I will fight against pork and fight for a line-item veto that passes constitutional muster. I will also look for ways to accomplish our goals through block grants to the states. Governors at the state level are the ones who know their people and their needs better than the federal government and, since they have to balance their budgets, know how to get the most out of a dollar. We also need to measure performance and demand better accountability. We have to stop throwing money at problems without following up to ensure that they are actually achieving solutions. I will insist that programs and the people running them justify their existence. I will never just assume that because a program was funded last year, it should be funded next year.

While we have great needs, the federal government also has great resources provided by the sweat of the brows of all our taxpayers. They are entitled to a solid return on their investment. I will never forget where the money comes from and will demand of Congress and all my executive departments that we be the best stewards that we can possibly be of those hard-earned funds.

Pastore: 2. Your “Fair Tax” proposal is interesting, but you must know it has zero chance of getting through Congress in the coming decade, even if you should win reelection. We appreciate you raising the issue, and we’re all frustrated with the Tax Code, and we all hate the IRS. But, Congressional Democrats won’t ever let us eliminate an entire federal department like the IRS or the Department of Education. It will take decades to make a serious run at something like that. So, what are some more modest improvements you suggest for improving our existing tax system over the next four years?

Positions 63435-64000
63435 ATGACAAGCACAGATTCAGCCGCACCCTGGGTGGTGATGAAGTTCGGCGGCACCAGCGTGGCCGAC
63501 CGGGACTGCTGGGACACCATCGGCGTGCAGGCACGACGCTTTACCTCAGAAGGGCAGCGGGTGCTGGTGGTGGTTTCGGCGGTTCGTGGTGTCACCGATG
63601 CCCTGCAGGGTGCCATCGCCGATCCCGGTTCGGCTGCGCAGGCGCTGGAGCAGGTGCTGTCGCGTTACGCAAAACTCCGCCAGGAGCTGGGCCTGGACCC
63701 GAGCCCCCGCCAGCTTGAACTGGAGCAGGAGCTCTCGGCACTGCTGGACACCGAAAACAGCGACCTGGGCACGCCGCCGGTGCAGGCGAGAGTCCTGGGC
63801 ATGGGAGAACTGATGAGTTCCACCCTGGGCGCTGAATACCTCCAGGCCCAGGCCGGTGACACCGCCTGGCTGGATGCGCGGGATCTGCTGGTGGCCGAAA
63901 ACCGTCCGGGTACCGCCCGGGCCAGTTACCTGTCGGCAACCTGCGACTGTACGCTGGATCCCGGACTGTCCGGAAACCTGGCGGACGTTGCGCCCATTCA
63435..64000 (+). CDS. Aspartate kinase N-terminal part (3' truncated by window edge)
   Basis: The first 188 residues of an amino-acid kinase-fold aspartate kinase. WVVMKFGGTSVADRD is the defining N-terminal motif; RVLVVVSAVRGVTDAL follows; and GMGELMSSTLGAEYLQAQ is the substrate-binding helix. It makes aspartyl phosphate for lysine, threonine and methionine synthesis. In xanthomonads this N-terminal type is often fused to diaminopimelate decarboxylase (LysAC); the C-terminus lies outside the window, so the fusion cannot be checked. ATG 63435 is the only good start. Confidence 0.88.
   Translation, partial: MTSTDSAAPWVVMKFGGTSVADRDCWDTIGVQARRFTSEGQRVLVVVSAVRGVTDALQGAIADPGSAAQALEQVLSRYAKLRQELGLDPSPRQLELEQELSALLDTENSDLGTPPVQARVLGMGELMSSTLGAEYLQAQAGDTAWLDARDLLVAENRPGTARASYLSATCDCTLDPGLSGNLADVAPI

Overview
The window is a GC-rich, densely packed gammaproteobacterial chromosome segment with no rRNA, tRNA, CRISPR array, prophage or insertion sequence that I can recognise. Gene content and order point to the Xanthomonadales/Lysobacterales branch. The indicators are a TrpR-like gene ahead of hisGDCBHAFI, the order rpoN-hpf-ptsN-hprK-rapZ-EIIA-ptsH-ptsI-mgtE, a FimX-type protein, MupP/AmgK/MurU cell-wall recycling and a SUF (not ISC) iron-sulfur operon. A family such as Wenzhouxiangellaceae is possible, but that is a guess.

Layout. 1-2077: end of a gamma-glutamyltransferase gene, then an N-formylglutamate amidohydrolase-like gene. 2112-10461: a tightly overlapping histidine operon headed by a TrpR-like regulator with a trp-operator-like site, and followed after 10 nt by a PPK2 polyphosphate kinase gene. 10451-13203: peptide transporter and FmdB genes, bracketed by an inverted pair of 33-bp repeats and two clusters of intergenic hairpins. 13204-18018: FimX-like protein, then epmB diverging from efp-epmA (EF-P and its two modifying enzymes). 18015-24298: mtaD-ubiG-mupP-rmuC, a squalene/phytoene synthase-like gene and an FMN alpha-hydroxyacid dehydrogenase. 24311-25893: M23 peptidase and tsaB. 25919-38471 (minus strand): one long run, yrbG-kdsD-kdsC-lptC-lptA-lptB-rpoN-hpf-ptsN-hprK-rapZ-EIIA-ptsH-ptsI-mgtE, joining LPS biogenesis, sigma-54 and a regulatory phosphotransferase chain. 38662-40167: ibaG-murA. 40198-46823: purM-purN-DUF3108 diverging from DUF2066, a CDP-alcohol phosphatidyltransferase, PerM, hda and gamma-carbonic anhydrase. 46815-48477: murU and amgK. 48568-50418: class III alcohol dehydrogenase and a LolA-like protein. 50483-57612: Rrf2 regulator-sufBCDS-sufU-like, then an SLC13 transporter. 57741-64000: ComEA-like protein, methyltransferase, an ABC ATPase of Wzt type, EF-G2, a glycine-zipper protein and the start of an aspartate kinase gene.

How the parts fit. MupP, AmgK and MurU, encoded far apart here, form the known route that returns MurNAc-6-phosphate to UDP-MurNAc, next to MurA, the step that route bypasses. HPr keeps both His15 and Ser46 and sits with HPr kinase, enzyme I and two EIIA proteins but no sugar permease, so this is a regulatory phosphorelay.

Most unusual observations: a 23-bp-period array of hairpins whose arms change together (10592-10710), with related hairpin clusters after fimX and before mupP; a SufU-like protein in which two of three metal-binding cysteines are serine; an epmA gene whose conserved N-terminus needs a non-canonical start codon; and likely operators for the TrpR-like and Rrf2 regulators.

Huckabee: First, I strongly disagree with the premise that the FairTax can’t be passed. It will be a challenge, but undertaking those challenges is what leadership is about. The FairTax already has a tremendous amount of support and enthusiasm around the country and in Congress. People agree that our tax system is broken and needs radical, fundamental change. As president, I would be a Communicator in Chief who would do a great job explaining the FairTax to the American people and getting them to light up the congressional switchboard until Washington gets the message. It’s our long-term solution, it can be done, and we will do it.

As a pathway to the FairTax, there are several steps we can take. I would make the Bush tax cuts permanent and fix the alternative minimum tax once and for all. I would expand upon the Bush marginal rate reductions, capital gains rate reductions, and dividend rate reductions. I would reduce the marginal corporate tax rate.

I would eliminate the death tax.